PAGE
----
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I know what pattern draft is and it's usefulness in removing castings from rigid moulds. That's the definition you can find anywhere.

My problem is when you sand cast. Sand casting is the most common amateur metal casting technique, with lots of YouTube examples. Yet all the decent examples have a draft incorporated. Since you destroy the sand mould when extracting the casting, I can't see any benefit from a draft. It just adds an unnecessary level of complexity when designing and making the pattern. Any shape could be successfully removed, so what's the point of pattern draft in sand casting?

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You need pattern draft to be able to remove the pattern from the sand before pouring. If you don't have any / sufficient draft then edges can be weakened or damaged / broken when you remove the pattern from the sand or plaster - whatever material it is. It is not to help remove the casting as the sand mould is destroyed.

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  • $\begingroup$ True. However, it is possible that the mould is made in a different way. For example the mould shape may be done by a robot directly shaping the sand or the pattern made out of wax in a 3D printer that will then evaporate when the mould is poured. $\endgroup$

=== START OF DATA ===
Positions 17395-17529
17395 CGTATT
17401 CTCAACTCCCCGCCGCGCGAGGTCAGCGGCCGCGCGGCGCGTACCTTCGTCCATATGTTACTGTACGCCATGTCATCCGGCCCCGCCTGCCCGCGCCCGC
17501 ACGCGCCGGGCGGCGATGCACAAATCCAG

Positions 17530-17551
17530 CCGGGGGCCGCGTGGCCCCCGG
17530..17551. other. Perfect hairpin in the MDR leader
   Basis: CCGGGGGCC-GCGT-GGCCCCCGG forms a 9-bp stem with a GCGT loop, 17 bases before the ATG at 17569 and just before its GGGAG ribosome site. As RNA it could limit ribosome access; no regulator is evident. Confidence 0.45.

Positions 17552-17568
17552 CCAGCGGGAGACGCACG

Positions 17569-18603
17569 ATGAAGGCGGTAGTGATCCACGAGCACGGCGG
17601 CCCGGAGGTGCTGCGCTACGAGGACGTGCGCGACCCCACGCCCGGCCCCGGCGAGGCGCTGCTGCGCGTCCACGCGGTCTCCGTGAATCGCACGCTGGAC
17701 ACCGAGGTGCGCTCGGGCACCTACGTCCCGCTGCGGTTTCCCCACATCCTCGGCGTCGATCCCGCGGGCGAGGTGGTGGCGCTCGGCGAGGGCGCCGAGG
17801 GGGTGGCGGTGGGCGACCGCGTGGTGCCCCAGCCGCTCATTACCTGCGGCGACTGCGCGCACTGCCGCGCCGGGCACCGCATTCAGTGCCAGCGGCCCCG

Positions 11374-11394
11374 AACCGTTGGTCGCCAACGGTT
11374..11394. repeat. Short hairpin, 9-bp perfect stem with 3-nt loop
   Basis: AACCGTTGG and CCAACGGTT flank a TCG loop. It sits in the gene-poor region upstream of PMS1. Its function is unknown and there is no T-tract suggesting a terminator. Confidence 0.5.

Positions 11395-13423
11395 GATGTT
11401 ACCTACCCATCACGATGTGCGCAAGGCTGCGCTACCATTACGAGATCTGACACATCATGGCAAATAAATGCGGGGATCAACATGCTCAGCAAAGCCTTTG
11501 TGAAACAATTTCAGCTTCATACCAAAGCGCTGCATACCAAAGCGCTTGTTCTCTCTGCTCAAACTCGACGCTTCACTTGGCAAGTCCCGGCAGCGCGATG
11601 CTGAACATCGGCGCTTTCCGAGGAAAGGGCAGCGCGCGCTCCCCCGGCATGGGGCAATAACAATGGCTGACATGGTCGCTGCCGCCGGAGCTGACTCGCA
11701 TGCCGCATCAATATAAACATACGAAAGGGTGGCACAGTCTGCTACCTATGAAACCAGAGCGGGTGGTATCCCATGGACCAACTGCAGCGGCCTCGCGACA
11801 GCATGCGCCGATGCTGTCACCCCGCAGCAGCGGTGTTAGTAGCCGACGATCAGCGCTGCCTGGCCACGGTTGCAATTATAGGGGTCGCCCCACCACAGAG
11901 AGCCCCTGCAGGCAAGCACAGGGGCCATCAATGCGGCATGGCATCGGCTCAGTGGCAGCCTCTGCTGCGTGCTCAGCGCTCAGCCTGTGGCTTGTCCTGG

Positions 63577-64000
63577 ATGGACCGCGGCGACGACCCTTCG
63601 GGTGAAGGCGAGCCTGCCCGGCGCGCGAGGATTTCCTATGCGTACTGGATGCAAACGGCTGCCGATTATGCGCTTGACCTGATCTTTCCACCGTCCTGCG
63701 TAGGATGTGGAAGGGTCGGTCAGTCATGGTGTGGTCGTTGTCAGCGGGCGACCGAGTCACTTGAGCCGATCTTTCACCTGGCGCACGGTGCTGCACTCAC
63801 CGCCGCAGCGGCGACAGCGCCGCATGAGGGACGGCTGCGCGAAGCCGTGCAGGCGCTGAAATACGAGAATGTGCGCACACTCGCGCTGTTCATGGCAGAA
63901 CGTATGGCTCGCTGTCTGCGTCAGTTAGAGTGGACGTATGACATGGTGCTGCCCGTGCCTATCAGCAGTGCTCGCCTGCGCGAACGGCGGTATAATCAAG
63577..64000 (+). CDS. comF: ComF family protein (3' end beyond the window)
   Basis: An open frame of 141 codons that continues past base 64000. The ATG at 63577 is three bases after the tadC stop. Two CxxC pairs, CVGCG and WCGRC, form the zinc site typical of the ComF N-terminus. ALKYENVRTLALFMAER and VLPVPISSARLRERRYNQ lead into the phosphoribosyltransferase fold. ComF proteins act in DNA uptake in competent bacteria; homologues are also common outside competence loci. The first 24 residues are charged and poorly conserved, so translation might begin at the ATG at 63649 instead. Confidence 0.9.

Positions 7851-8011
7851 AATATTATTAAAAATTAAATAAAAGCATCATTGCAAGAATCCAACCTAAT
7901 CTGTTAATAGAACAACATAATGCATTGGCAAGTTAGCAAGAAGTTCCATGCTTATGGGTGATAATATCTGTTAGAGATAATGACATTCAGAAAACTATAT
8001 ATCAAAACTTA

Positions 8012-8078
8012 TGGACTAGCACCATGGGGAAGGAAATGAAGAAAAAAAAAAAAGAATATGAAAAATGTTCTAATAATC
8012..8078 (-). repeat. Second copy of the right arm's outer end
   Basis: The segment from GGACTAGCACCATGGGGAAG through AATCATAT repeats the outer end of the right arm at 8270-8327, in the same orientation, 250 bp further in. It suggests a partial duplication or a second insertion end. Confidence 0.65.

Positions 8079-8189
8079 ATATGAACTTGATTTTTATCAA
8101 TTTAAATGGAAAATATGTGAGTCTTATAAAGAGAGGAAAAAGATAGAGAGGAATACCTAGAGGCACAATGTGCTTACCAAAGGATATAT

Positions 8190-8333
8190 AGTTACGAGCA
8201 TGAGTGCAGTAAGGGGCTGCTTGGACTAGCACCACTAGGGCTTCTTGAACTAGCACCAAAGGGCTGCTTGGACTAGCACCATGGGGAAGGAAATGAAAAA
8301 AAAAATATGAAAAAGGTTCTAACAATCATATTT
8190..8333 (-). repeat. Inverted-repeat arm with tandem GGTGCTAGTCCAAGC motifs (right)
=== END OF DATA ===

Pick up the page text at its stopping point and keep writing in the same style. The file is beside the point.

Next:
– joojaa
    May 21 '17 at 20:54
  • $\begingroup$ @PaulUszak was your comment intended for Solar Mike or for joojaa? $\endgroup$
    – zipzit
    May 22 '17 at 1:26
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    $\begingroup$ @joojaa In castings done by lost wax or lost foam, you will find that they are not obliged to have a draft. However, these techniques are more expensive, and are only used when warranted (such as when a draft would interfere with the design). $\endgroup$
    – Cort Ammon
    May 22 '17 at 3:11
  • $\begingroup$ @engineer you linking that post to this answer just shows off your knowledge. $\endgroup$
    – Solar Mike
    Jun 8 '20 at 18:51

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